# Whats the best way to go about making this?

So I’ve got a game where. Or well let me just simplify this.

There is 2 teams. Each team has 5 units, each team spawns at the other end of the map.

Each teams 5 units (Humanoids) will then walk to the other side, now I need to do checks to see if they are near each other (within like 500 studs of each other) and then order them to move to each other and attack.

But what I wonder is, what is the most efficient way of doing this? Cause the game will have more than 5 units.

If I’m checking the surroundings of 1 unit (possibly 50+ times) a second, I’m gonna guess that will be bad. So I’m wondering how I should go about this? Thank you/

Maybe a invisible no-collide part welded to the player’s HumanoidRootPart that checks if they’re touching another part like the one welded to the player. That might work.

Side note: Also very honored to get replied by a game developer with 1M total visits.
Side note 2 the electric bogaloo: Good luck on remaking Zombie Mall!

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Yea that was one of my thoughts. Thanks. I’ll wait and see if some more people respond and get a ton of input if I can before doing this. Since it’s going to be pretty scaled up with up to 100 units.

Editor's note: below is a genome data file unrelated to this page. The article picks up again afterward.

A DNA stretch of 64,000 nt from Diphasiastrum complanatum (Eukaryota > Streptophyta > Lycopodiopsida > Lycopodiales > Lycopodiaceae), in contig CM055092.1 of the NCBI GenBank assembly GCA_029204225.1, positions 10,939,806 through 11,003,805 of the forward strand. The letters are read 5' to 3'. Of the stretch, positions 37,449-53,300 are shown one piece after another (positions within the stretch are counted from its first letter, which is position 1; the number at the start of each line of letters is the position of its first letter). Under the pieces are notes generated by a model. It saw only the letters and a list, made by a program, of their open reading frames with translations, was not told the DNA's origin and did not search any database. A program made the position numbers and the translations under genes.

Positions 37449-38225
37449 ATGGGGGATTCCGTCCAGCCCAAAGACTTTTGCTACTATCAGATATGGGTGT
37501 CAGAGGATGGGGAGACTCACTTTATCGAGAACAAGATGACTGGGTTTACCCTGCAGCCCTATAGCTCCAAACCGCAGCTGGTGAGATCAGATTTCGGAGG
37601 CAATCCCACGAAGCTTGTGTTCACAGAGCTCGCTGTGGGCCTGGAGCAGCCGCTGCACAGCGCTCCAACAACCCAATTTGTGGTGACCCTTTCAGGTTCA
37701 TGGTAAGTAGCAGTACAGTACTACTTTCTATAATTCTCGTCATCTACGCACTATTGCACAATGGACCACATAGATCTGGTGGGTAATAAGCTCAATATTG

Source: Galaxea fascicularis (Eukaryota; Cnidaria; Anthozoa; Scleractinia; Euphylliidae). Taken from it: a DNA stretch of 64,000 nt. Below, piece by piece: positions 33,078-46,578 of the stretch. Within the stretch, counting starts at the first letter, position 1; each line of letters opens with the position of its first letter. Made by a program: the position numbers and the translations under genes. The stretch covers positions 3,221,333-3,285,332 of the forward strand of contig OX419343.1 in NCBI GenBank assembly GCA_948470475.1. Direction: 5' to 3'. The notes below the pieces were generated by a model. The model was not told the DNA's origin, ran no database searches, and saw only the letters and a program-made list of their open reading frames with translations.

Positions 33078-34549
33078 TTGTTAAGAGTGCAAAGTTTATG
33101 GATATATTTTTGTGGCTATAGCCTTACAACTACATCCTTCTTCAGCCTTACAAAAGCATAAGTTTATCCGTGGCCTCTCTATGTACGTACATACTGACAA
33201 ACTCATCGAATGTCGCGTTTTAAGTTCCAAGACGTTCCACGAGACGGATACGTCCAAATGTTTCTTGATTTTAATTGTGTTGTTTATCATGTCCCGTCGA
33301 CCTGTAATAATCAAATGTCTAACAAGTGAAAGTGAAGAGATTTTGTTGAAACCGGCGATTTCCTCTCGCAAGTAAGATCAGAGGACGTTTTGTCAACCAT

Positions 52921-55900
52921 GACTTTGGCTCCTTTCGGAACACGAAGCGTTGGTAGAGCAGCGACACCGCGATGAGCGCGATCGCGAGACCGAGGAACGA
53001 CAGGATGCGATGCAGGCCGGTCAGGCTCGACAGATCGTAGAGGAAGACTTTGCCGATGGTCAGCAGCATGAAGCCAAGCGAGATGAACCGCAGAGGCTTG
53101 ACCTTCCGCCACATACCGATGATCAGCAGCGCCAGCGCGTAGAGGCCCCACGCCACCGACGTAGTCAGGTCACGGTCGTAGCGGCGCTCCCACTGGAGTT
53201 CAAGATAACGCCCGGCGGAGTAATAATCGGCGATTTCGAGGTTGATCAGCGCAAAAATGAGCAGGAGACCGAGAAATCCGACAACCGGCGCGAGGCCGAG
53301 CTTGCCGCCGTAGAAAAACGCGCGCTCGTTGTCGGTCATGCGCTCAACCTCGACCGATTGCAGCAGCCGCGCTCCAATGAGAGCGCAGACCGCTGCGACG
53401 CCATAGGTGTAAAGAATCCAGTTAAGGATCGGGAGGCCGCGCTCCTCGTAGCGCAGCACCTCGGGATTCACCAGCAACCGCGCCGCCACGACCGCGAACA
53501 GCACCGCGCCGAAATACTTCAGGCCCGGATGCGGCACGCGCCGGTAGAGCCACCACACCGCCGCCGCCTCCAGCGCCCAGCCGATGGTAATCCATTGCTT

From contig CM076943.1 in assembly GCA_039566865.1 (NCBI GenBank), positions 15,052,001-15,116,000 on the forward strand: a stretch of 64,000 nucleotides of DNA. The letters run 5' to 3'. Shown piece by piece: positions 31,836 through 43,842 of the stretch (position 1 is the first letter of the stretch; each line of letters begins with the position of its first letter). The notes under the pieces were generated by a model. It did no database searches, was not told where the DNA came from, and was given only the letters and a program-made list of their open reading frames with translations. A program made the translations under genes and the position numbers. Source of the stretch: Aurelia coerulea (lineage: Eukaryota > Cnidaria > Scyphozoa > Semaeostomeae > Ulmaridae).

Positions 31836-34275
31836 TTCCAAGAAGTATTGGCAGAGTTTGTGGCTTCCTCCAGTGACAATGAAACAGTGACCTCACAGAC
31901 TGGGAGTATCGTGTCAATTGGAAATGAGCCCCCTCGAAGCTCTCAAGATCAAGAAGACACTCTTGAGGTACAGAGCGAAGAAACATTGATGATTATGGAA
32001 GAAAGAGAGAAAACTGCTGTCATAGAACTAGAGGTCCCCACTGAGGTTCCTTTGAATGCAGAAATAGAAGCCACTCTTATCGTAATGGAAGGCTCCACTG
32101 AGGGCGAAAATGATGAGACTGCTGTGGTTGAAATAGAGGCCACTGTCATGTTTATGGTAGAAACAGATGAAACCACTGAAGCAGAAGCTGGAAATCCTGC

Checking the surroundings of units individually is not ideal. However, checking the surroundings of units using an ipairs() or pairs() loop may be a solution. Maybe this will help:

for _, team in ipairs(teams) do
for _, unit in ipairs(team) do
-- Check if the enemy is close; attack.
end
end
end

Alright. No problem! 30char30char

Yes, along with computing the distance using Magnitude.

Good idea as well.
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That too. We can actually probably just ditch the entire idea of the block part and measure magnitudes between HumanoidRootParts.

So I just add all the rootparts to a table and iterate through them checking each ones magnitude? Cause that sounds kinda intensive isn’t it? Looping through lets say 100, and then doing that for every single unit?

Does sound intensive. Although putting AI for 100 units is also probably intensive, so you’d have like 45% that amount.

I plan to make them have no collision, and no pathfinding. So hopefully it will be alright. But I’ll give this method a shot anyway and see what happens. Thanks

Ah. Okay! And again, no problem.

Just to confirm, is that what you mean? To compare magnitude with the humanoid in question with every other rootpart from each ai?

You can do this. I recommend labeling the AIs according to which team they are on, too. You can do this by adding all the units of the teams to respective tables, or tagging them with CollectionService. This will help to avoid looping through all AIs and only the enemies.